Wind farms could become a greater energy source as global warming creates blowier conditions across Britain, a study has found.
If global temperatures reach 1.5C above pre-industrial levels, the UK and large parts of northern Europe are likely to be more windswept, say researchers.
As a result there could be a 10% increase in on-shore UK wind energy generation, with turbines operating at peak capacity almost all year round.
The additional wind output would produce enough electricity to power the equivalent of 700,000 extra homes per year.
Lead scientist Dr Scott Hosking, from British Antarctic Survey, said: "In future, nine months of the year could see UK wind turbines generating electricity at levels currently only seen in winter.
"Future summers could see the largest increase in wind generation.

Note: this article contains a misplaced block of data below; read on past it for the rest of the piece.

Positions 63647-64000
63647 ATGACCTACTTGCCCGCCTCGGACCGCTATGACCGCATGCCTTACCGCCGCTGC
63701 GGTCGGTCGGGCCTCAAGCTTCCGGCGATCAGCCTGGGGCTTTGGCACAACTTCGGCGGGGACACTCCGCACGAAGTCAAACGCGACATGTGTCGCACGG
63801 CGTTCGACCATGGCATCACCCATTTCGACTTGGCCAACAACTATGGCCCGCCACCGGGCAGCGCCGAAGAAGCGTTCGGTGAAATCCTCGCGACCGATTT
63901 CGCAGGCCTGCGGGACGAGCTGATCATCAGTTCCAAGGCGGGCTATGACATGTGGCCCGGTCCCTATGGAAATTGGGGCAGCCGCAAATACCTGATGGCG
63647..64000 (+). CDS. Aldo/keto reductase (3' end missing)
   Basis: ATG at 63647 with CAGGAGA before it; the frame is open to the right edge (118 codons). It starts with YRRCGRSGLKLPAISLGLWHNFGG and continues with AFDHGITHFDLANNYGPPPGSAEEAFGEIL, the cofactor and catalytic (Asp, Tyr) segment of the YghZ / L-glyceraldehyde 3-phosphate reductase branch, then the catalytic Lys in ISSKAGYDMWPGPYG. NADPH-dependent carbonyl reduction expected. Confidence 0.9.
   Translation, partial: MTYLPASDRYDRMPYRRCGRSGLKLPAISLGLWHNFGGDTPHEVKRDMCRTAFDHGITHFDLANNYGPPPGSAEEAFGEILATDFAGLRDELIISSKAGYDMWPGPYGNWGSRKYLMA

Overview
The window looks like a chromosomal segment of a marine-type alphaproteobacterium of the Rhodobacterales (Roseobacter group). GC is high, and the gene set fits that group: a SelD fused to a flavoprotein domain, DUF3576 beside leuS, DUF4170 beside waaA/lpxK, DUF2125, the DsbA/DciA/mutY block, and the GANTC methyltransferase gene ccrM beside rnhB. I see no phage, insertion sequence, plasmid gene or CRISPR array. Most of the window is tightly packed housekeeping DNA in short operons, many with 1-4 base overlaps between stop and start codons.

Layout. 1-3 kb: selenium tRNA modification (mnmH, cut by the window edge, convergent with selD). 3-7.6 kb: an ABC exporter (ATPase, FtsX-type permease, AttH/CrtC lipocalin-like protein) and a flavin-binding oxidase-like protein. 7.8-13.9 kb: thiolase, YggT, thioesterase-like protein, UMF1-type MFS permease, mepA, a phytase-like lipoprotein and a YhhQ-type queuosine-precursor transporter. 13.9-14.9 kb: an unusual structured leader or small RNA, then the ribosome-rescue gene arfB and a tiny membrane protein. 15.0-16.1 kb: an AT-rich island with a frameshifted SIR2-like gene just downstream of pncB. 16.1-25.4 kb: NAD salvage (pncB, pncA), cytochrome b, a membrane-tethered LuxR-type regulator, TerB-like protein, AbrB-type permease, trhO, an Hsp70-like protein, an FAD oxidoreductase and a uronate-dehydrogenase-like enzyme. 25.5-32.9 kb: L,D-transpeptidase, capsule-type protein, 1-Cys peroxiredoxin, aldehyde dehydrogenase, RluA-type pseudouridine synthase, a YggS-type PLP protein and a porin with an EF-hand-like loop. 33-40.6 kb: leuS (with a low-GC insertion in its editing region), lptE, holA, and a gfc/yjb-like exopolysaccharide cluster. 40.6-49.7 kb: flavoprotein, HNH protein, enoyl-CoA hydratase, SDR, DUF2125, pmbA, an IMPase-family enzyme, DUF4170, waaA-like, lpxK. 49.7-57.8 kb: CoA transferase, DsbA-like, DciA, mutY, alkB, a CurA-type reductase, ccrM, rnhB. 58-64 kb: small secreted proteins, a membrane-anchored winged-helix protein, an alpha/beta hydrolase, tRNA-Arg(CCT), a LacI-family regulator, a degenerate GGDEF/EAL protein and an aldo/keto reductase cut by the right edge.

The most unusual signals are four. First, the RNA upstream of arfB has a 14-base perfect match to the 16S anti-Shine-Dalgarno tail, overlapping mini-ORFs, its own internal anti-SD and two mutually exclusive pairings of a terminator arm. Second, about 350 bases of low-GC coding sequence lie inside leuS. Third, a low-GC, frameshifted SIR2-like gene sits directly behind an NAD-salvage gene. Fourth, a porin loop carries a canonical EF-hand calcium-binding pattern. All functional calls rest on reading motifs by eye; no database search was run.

"Therefore, wind could provide a greater proportion of the UK's energy mix than has been previously assumed."
The scientists combined data from 282 onshore wind turbines collected over 11 years with information from climate simulations.
The results suggested that large areas of Germany, Poland and Lithuania could become more viable for wind power in the future.
But the biggest wind increases were seen in the UK, along with marked seasonal shifts in wind, said the scientists writing in the journal Environment Research Letters.
The study did not look at the potential of off-shore wind power.
In Europe wind energy currently accounts for 18% of total electricity generating capacity.